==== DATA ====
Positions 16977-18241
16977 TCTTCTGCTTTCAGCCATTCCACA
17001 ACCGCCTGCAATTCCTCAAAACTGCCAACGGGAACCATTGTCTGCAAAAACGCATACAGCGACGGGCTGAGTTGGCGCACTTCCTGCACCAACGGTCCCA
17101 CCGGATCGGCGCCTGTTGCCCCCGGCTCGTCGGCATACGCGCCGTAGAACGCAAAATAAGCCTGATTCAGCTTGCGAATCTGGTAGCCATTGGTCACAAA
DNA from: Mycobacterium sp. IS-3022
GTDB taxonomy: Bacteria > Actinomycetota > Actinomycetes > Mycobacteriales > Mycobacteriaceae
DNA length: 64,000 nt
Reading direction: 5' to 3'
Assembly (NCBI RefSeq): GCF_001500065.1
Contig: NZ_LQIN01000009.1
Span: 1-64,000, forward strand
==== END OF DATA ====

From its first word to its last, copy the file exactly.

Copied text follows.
Positions 16977-18241
16977 TCTTCTGCTTTCAGCCATTCCACA
17001 ACCGCCTGCAATTCCTCAAAACTGCCAACGGGAACCATTGTCTGCAAAAACGCATACAGCGACGGGCTGAGTTGGCGCACTTCCTGCACCAACGGTCCCA
17101 CCGGATCGGCGCCTGTTGCCCCCGGCTCGTCGGCATACGCGCCGTAGAACGCAAAATAAGCCTGATTCAGCTTGCGAATCTGGTAGCCATTGGTCACAAA
DNA from: Mycobacterium sp. IS-3022
GTDB taxonomy: Bacteria > Actinomycetota > Actinomycetes > Mycobacteriales > Mycobacteriaceae
DNA length: 64,000 nt
Reading direction: 5' to 3'
Assembly (NCBI RefSeq): GCF_001500065.1
Contig: NZ_LQIN01000009.1
Span: 1-64,000, forward strand